"Euro-Fees Fears

Want to see how user fees could affect U.S. general aviation? Just cross the pond"

 

http://www.aopa.org/pilot/features/2007/feat0704.html

 

and the debate:

 

http://www.aopa.org/faafundingdebate/

 

-WATCH FOR THE WIRES-

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  • 5 weeks later...

Had to bump this thread up again.

 

Anyone who has the slightest bit of interest in the FAA Reauthoization funding debate (or, like me, is scared absolutely sh!tless about the potential safety and cost ramifications for GA and us kinds of operators) should visit http://www.aviationacrossamerica.com/ as well as AOPA (links in previous threads). Take a few moments and read through their site, their responses to the FAA arguments supporting the user fees, and if so inclined, like yours truely - sign up in the "Join Our Alliance" link. Also, have a look at the associations that are part of their membership.

 

Another decent aerospace info & news site is http://www.aero-news.net . Aside from presenting all viewpoints from the 2 sides on the user fees, they have a pretty good spectrum of all aviation news, and yes, helicopters too occasionally (...although I digged the article they had a couple days ago on Dr. Stephen Hawking's zero G flight in the civilian vomet comet).

 

Like many others who have earned an instrument rating, I was very spooked to read the charges for an instrument flight in the latest round (but, the FAA claims, no charges for VFR). Some rhetorical thoughts... how might this effect the regs regarding instrument training for students (3 hrs PPL/10 hrs CPL) & who want to have actual IMC time logged vs. simulated time, as well as those who aren't flying IMC for a living, but like to fly IFR to be in the system even in VFR cond's. I know scud running really isn't part of a helo driver's vocabulary, but anyone have some thoughts on what might happen to flight ops safety in crap Wx? then combined with rapidly rising topography? Think there might be some bad judgement calls and we end up with more CFIT accidents of due to IMC and poor judgement?...if it happens now with Air Med and other operators, it can happen anyone of us. And that's with current FAA operating conditions. The mike is hot if anyone wants to talk.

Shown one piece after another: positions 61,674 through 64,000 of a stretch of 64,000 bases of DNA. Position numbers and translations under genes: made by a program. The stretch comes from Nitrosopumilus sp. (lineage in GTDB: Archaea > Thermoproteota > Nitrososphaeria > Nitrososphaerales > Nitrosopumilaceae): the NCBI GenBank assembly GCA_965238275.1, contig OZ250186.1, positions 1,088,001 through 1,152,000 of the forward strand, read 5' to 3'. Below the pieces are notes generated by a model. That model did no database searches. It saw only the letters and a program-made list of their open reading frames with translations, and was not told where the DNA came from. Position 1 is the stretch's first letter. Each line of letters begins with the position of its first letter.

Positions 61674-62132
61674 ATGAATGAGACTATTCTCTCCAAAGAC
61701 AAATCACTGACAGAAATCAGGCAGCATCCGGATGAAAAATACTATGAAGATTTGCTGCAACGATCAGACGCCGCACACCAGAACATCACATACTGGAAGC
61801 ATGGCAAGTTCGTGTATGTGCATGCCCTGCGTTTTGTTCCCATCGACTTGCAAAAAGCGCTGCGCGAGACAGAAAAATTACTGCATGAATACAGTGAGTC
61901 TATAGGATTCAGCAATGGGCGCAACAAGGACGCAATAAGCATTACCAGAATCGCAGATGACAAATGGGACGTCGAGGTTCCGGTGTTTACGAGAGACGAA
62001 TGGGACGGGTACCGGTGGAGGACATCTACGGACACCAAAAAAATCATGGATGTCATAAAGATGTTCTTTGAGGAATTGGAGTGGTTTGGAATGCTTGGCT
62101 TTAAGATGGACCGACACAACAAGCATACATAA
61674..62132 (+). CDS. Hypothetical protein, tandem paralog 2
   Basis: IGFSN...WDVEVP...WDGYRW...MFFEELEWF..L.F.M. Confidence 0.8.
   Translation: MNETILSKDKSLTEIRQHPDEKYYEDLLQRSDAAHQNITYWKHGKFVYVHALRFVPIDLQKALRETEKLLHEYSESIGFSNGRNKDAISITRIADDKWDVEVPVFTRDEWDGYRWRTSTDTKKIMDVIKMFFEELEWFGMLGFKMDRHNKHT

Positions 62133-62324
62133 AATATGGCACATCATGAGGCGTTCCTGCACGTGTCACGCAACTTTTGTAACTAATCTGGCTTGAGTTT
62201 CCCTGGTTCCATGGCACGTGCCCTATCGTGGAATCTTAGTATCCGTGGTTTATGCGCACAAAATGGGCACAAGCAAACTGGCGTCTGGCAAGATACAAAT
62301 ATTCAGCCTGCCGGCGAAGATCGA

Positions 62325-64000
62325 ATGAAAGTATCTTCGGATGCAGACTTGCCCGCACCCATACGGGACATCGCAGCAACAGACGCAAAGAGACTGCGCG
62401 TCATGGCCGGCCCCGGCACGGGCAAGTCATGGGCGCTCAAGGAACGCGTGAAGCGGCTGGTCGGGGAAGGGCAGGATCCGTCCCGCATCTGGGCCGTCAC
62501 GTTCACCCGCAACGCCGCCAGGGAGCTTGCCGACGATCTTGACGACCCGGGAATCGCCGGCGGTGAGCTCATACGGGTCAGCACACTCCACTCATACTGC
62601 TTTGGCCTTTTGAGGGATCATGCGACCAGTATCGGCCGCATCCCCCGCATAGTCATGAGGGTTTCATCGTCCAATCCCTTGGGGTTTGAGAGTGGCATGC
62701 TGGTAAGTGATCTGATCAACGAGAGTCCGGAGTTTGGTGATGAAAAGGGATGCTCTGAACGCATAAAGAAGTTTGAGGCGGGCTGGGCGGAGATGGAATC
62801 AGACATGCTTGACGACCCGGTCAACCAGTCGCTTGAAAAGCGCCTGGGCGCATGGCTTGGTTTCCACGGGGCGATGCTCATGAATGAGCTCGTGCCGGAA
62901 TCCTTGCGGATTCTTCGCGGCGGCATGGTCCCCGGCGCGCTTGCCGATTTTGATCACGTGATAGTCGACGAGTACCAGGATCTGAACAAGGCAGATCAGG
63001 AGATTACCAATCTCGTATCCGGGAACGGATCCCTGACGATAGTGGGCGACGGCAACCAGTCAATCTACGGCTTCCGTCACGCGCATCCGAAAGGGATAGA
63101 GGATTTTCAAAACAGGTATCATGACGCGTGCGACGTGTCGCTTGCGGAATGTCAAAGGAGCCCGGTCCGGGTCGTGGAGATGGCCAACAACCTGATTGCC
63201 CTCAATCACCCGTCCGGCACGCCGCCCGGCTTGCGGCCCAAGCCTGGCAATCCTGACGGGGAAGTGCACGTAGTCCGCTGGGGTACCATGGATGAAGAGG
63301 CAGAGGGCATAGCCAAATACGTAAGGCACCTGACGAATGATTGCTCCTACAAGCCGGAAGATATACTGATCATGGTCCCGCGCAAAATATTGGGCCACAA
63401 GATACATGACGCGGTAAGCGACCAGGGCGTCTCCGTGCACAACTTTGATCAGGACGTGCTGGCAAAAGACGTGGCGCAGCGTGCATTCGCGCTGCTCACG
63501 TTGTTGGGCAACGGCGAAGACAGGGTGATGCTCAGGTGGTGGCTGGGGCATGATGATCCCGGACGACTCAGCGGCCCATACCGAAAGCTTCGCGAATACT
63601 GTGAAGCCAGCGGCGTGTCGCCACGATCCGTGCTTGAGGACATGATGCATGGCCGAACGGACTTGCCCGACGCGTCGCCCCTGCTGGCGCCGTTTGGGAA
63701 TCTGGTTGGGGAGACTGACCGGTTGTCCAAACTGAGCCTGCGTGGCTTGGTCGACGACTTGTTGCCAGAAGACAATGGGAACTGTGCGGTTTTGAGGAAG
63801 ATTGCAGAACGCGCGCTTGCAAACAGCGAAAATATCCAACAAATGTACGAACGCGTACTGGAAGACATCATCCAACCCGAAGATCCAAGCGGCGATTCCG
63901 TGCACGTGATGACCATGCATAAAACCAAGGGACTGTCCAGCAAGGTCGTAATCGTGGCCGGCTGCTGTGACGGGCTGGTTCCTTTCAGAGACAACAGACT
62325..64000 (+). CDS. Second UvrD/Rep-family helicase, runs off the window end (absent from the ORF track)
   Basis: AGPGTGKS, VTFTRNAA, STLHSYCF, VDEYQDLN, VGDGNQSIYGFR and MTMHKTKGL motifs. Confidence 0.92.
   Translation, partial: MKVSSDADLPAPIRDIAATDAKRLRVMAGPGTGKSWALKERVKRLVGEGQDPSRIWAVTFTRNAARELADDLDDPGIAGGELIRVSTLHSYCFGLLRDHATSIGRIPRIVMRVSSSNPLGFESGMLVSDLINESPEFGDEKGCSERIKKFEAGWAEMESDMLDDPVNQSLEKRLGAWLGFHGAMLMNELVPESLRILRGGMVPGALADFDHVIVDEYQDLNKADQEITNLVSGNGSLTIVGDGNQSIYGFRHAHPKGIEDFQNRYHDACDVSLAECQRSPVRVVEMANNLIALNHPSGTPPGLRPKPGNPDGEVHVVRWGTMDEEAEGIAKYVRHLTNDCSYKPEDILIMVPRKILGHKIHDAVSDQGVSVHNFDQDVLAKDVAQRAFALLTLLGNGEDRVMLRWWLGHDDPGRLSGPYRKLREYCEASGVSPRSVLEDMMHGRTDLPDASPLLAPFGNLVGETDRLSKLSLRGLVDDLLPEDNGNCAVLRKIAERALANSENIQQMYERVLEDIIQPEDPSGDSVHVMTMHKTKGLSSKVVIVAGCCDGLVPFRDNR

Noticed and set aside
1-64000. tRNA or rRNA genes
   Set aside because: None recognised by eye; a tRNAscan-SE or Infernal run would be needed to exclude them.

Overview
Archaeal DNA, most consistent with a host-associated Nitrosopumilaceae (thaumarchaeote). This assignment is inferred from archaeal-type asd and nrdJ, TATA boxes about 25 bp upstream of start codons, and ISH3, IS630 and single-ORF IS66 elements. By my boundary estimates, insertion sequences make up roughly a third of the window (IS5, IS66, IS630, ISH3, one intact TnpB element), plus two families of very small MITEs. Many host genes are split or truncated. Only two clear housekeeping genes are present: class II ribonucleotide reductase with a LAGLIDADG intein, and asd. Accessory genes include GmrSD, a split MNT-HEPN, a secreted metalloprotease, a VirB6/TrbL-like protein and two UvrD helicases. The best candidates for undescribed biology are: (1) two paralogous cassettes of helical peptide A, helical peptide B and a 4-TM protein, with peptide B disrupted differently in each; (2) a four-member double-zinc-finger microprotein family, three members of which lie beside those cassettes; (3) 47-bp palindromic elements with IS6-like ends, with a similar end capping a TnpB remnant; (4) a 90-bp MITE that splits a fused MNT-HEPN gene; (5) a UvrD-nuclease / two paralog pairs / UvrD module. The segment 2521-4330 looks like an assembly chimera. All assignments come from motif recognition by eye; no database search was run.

-WATCH FOR THE WIRES-

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  • 2 weeks later...

Results of Round 1: :angry: :angry: :angry:

 

AOPA Says 'Fight Has Just Begun' On User Fees Thu, 17 May '07